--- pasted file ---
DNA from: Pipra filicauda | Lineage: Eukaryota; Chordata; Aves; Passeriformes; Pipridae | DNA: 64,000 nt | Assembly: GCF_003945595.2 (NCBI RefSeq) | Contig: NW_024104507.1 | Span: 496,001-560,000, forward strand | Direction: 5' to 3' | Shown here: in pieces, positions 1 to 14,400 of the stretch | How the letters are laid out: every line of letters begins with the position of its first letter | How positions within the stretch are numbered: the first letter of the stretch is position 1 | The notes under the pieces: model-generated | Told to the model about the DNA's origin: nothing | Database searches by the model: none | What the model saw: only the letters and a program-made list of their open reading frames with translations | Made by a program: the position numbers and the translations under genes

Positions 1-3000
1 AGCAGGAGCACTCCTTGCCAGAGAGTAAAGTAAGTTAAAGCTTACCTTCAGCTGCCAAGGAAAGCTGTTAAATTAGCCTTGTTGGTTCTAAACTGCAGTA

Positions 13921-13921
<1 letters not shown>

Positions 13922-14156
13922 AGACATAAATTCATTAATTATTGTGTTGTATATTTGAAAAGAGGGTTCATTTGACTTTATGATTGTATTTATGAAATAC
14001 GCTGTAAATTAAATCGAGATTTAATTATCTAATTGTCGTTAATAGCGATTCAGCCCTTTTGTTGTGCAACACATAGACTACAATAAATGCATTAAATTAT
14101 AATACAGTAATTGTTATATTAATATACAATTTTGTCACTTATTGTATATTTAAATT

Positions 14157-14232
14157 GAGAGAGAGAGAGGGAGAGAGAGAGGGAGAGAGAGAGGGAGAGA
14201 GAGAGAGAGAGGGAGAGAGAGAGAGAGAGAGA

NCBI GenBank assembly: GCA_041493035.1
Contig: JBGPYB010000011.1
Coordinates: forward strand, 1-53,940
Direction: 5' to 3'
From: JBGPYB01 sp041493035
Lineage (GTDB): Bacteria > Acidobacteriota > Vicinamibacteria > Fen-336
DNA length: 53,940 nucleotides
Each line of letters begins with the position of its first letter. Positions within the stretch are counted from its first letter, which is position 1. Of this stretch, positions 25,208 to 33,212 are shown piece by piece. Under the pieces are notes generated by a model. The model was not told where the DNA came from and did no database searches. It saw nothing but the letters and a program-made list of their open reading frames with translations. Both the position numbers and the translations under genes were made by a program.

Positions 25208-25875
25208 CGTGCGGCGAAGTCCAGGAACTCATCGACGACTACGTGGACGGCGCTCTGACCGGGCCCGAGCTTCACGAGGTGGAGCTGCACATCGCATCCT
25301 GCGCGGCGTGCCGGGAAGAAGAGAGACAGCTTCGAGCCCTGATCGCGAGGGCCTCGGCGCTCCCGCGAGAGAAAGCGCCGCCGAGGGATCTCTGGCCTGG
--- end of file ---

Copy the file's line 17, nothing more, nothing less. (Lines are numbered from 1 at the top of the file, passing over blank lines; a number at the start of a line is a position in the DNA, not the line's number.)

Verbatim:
From: JBGPYB01 sp041493035